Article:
is a blog about design, technology and culture written by Khoi Vinh, and has been more or less continuously published since December 2000 in New York City. Khoi is currently Principal Designer at Adobe, Design Chair at Wildcard and co-founder of Kidpost. Previously, Khoi was co-founder and CEO of Mixel (acquired by Etsy, Inc.), Design Director of The New York Times Online, and co-founder of the design studio Behavior, LLC. He is the author of “Ordering Disorder: Grid Principles for Web Design,” and was named one of Fast Company’s “fifty most influential designers in America.” Khoi lives in Crown Heights, Brooklyn with his wife and three children. Refer to the advertising and sponsorship page for inquiries.+
The “Star Wars” franchise is generally classified as science fiction but for many years now it’s really been in the process of metamorphosing into a genre of its own. It’s hard not to look at the last seven films and miss the fact that as a whole they have become increasingly, almost pathologically self-referential, governed by their own increasingly solipsistic rules and conventions, preoccupied with burying the original trilogy further and further in useless proprietary trivia.
This momentum towards meaninglessness is what each new episode must contend with. Last year’s “The Force Awakens,” in its slavish devotion to recreating tropes and devices we’d seen in the franchise before, had the effect of making the vastness of space seem small, hermetic, and starving for possibilities.
In many ways “Rogue One,” the latest installment and the first “standalone” film, doesn’t quite escape these expectations. Throughout its two hours and thirteen minutes, it busies itself with conveying meanings that only the most ardent devotees of Star Wars will ever be able to decipher. It’s peppered with details and characters and allusions to not just its theatrical predecessors, but also to the television shows and novels and video games and toys that we’re all supposed to be buying so that we can enjoy the next movie, television show, novel, video game or show.
Yet “Rogue One” also manages, somehow, to sneak in a real story in the midst of all that fan service. It’s not the most original story, or the most vividly rendered, but it’s a highly entertaining one that achieves a workable truce with the demands of its unique, Disney-owned form. It’s the tale of a rag-tag band of misfits, led by a conflicted protagonist, who attempt to steal a critical MacGuffin that could tip the balance in an exhausting war. Along the way you get distrust and scheming and then reversals of fortune and leaps of faith and heartening epiphanies, and some intensely choreographed shoot ’em ups and explosions too.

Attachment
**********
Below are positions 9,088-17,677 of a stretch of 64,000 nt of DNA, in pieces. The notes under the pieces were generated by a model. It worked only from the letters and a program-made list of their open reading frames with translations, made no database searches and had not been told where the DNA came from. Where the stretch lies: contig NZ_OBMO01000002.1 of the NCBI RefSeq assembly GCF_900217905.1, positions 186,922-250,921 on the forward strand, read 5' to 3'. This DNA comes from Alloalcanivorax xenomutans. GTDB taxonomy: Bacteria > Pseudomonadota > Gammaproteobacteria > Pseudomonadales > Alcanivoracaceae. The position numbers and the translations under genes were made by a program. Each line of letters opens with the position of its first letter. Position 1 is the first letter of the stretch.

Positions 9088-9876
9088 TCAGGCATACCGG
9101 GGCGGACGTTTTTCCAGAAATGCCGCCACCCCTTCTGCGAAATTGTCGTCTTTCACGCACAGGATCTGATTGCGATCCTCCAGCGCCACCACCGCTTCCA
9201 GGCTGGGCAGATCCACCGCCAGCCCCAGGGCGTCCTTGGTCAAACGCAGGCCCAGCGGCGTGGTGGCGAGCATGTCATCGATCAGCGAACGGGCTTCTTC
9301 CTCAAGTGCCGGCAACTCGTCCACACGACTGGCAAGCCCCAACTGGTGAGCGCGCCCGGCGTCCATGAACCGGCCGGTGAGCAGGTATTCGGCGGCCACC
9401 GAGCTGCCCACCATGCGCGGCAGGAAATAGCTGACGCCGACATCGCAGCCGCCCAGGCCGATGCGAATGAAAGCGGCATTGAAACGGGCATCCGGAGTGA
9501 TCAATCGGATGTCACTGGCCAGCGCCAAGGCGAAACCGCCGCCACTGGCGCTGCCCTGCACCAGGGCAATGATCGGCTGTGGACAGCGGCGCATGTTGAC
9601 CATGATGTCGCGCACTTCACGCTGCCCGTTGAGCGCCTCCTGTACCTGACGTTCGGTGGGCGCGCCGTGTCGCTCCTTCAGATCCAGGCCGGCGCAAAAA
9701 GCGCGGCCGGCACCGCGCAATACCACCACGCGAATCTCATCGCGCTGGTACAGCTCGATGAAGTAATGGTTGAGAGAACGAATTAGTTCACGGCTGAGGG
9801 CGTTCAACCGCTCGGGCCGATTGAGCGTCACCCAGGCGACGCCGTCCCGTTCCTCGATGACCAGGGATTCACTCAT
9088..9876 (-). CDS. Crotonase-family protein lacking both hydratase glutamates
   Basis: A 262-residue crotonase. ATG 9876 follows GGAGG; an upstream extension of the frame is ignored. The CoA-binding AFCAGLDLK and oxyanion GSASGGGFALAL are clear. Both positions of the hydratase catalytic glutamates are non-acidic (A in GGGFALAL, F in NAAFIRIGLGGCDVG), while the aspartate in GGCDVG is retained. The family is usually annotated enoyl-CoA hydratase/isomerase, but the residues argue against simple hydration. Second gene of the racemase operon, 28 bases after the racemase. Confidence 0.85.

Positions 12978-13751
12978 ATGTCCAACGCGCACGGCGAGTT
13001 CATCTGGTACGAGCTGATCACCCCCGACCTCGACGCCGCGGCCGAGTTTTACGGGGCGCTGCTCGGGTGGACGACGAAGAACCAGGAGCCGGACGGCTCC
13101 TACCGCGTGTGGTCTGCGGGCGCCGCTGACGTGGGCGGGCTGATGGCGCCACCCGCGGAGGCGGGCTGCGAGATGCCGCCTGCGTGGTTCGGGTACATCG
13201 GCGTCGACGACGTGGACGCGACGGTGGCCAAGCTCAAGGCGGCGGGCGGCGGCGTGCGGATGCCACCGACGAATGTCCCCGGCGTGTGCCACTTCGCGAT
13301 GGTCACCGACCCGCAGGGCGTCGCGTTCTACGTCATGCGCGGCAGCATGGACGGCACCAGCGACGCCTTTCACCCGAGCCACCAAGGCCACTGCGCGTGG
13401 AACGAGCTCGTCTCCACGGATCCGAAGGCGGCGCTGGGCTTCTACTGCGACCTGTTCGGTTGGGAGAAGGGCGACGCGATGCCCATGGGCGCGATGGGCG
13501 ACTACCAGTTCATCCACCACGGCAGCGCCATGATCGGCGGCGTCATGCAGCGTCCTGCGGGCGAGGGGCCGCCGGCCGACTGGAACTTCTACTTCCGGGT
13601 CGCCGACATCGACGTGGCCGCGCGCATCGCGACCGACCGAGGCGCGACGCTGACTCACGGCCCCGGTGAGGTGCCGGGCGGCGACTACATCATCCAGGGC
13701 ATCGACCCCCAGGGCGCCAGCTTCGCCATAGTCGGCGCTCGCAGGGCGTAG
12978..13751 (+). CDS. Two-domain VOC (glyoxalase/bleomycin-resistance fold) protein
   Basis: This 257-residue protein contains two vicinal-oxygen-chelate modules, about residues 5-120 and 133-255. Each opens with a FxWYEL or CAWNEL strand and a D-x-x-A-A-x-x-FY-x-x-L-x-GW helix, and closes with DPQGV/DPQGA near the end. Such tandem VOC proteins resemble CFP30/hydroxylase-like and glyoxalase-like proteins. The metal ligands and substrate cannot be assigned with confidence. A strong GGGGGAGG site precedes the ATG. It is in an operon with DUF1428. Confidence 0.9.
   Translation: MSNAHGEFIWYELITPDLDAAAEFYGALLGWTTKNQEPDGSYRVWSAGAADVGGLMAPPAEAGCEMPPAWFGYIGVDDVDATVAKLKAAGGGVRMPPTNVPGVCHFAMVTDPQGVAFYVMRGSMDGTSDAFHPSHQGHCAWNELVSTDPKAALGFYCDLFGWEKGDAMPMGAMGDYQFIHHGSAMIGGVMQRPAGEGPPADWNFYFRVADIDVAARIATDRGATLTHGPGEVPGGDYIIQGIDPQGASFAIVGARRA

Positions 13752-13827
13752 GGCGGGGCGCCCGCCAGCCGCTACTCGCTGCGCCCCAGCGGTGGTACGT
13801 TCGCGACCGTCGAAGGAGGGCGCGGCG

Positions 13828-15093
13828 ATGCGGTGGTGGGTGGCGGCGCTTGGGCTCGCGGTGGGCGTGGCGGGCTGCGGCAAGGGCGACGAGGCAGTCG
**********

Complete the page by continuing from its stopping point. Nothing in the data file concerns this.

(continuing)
You’ve seen all of this before. It echoes many hallmarks of war movies and heist flicks—and that, maybe more than anything is what makes this movie work so well. Despite all of its sly winking and nodding towards the initiated, this movie is ultimately interested in more than its sandbox, this fictional universe in which people duel with light swords and you can hear explosions in outer space. Alongside the fan service, there are references to “The Longest Day,” “The Dirty Dozen”, “The Asphalt Jungle,” “Le Cercle Rouge,” “Rififi” and scores of other films. By borrowing liberally from these relatively fresh sources of inspiration, director Garett Edwards returns us to what made “Episode IV” so fascinating: the idea that you could pastiche together dozens of bits of cinematic history and create a wholly immersive and novel world out of them.
All of this may sound like rewarding a triumph over low expectations, and there’s a certain amount of truth to that. Frankly, until now every installment in this series since 1980’s “The Empire Strikes Back” has been terrible. “Rogue One” seems refreshing simply because it was directed and apparently reworked with an eye on making it survive as a movie on its own merits. And because it cracks open the door to its universe just a bit and lets in some new ideas.
For some fans like myself who have always felt that there’s more to explore in this franchise, this is its most salient achievement: “Rogue One” effectively proves the inherent sturdiness of the Star Wars universe. It shows that it’s possible to tell more than just that one same old story about hiding critical data in a droid which makes its way to a reluctant hero who finds the Force, et cetera et cetera. The result is that it makes this far, far away galaxy feel more porous and sprawling, less predictable and much, much more interesting.+